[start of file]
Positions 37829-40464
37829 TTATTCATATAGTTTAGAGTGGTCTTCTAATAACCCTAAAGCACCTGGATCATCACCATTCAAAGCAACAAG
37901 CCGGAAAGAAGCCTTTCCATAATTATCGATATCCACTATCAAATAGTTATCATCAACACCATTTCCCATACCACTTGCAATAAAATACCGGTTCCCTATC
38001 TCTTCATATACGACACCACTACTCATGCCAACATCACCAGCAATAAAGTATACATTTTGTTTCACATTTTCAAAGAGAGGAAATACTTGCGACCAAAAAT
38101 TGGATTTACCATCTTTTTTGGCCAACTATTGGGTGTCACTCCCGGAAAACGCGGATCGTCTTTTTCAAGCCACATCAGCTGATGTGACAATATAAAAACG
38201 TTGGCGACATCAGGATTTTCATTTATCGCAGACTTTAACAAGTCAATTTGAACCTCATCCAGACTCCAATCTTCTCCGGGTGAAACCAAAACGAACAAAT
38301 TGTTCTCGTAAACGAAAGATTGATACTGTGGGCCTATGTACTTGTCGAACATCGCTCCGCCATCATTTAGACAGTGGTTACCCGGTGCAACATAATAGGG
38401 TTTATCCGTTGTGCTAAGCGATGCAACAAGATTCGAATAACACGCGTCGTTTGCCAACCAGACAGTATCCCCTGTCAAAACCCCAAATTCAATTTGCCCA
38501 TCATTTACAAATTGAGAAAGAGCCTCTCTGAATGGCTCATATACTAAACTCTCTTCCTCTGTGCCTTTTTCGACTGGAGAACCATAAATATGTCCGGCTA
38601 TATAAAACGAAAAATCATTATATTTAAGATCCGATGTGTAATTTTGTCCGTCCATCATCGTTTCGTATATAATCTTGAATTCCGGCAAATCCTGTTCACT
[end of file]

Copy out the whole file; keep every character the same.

Positions 37829-40464
37829 TTATTCATATAGTTTAGAGTGGTCTTCTAATAACCCTAAAGCACCTGGATCATCACCATTCAAAGCAACAAG
37901 CCGGAAAGAAGCCTTTCCATAATTATCGATATCCACTATCAAATAGTTATCATCAACACCATTTCCCATACCACTTGCAATAAAATACCGGTTCCCTATC
38001 TCTTCATATACGACACCACTACTCATGCCAACATCACCAGCAATAAAGTATACATTTTGTTTCACATTTTCAAAGAGAGGAAATACTTGCGACCAAAAAT
38101 TGGATTTACCATCTTTTTTGGCCAACTATTGGGTGTCACTCCCGGAAAACGCGGATCGTCTTTTTCAAGCCACATCAGCTGATGTGACAATATAAAAACG
38201 TTGGCGACATCAGGATTTTCATTTATCGCAGACTTTAACAAGTCAATTTGAACCTCATCCAGACTCCAATCTTCTCCGGGTGAAACCAAAACGAACAAAT
38301 TGTTCTCGTAAACGAAAGATTGATACTGTGGGCCTATGTACTTGTCGAACATCGCTCCGCCATCATTTAGACAGTGGTTACCCGGTGCAACATAATAGGG
38401 TTTATCCGTTGTGCTAAGCGATGCAACAAGATTCGAATAACACGCGTCGTTTGCCAACCAGACAGTATCCCCTGTCAAAACCCCAAATTCAATTTGCCCA
38501 TCATTTACAAATTGAGAAAGAGCCTCTCTGAATGGCTCATATACTAAACTCTCTTCCTCTGTGCCTTTTTCGACTGGAGAACCATAAATATGTCCGGCTA
38601 TATAAAACGAAAAATCATTATATTTAAGATCCGATGTGTAATTTTGTCCGTCCATCATCGTTTCGTATATAATCTTGAATTCCGGCAAATCCTGTTCACT